Video: 4,000 MPH Hyperloop To Start Testing This Year

hyperloopAmerica has been embroiled in a debate over the wisdom of spending billions of dollars on a national high-speed rail network. A small Colorado company called ET3 has other ideas though, calling for a 4,000 mph “Hyperloop” system of vacuum tubes that could connect New York with L.A. in under an hour.

The “hyperloop” idea has been around for decades, and was most recently floated by Tesla Motors CEO Elon Musk, though it is unclear if he is at all involved with ET3’s project. Called “evacuated tube transport,” the hyperloop system would essentially shoot six-person capsules in a frictionless vacuum tube, allowing for theoretical speeds of up to 4,000 mph. Talk about making air travel obsolete.

ET3, which, as commentator Icoreyl pointed out never calls their system a hyperloop, but rather a ETT, or Evacuated Tube Transport. ET3 hopes to conduct a three-mile test of speeds up to 370 mph of their system within the next two years, and claims their system would cost 1/10th the estimated cost of high-speed rail, and a 1/4 of the cost of a freeway. Icoreyl also notes that passengers at those speeds would experience no perceptive change in gravity. I’m terrible at math, which includes physics, so thanks for the refresher course Icoreyl.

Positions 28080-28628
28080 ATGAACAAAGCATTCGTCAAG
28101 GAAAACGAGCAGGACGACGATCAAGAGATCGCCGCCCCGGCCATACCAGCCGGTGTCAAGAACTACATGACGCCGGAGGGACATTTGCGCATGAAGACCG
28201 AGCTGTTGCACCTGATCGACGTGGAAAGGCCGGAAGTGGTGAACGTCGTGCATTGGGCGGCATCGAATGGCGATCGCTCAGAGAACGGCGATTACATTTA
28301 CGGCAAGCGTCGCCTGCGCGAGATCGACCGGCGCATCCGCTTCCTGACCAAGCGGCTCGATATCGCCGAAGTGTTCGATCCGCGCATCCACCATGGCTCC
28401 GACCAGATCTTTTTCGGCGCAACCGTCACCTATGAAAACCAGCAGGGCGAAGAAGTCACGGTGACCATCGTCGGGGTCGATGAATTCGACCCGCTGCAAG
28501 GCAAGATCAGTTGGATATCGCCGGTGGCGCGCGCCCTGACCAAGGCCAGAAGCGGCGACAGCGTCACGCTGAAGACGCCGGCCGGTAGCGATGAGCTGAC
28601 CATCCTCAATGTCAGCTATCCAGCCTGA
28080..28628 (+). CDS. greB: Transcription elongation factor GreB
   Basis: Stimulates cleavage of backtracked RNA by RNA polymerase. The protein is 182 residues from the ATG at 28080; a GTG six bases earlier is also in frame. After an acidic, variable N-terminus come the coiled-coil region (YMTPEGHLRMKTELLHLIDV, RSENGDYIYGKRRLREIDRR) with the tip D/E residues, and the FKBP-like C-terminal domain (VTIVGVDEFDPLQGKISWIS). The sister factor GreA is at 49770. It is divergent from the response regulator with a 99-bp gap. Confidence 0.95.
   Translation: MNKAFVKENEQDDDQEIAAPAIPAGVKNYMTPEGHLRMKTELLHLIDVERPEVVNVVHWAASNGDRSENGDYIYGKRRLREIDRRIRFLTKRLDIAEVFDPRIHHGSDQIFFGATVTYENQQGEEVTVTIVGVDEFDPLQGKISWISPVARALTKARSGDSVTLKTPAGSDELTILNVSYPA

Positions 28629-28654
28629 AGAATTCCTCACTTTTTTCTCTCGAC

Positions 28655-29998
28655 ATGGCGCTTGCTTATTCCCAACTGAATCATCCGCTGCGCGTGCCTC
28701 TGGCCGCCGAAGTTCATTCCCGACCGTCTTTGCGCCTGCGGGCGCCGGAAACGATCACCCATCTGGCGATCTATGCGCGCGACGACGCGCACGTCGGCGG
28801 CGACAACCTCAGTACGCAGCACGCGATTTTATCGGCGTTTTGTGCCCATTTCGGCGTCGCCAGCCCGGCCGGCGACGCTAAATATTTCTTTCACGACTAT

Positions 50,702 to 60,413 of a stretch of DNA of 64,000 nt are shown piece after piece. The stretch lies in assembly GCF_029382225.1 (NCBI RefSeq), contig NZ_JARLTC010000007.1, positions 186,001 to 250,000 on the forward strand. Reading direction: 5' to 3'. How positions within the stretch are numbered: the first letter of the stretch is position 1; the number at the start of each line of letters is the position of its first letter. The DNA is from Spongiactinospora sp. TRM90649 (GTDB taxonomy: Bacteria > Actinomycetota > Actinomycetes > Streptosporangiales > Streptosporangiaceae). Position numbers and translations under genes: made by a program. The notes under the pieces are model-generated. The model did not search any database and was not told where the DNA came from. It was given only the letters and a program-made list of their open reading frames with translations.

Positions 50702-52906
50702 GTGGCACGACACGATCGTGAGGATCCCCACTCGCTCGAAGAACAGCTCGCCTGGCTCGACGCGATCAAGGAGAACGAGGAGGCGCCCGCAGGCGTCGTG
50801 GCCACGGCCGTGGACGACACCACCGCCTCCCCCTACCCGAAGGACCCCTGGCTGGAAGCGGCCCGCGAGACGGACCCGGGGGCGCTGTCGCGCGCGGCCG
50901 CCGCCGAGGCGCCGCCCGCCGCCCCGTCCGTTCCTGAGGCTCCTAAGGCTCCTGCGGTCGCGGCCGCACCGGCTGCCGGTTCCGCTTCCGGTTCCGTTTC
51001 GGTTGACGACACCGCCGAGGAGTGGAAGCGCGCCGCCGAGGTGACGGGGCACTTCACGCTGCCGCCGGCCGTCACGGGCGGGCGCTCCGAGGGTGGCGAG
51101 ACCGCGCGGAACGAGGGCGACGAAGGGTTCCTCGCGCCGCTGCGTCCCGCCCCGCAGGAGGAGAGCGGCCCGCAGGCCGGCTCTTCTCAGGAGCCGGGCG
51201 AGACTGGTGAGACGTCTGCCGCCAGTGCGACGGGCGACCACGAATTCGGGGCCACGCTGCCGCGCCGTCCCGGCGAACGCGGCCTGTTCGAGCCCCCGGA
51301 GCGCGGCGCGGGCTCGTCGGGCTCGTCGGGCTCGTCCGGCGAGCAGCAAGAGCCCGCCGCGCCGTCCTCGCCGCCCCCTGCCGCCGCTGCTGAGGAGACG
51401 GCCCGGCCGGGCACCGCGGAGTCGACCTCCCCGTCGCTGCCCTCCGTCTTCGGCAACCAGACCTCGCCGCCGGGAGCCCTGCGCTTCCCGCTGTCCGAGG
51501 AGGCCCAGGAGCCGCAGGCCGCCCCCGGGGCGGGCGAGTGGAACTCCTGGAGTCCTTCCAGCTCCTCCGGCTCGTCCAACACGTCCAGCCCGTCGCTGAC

Imagine being able to step out for a business lunch in L.A., and return home to New York for dinner? We may get our first taste of hyperloop travel if China follows through with its plans for a 1,0000 KPH maglev/vacuum tube train.

It’s not the kind of thing I expect to see in my lifetime, but science fiction has a funny way of becoming science fact, don’t it?

Source: Yahoo!

Edited because Mr. DeMorro got a D in high school physics, and shouldn’t be allowed to do math without an assistant. 


Christopher DeMorro

A writer and gearhead who loves all things automotive, from hybrids to HEMIs, can be found wrenching or writing- or else, he's running, because he's one of those crazy people who gets enjoyment from running insane distances.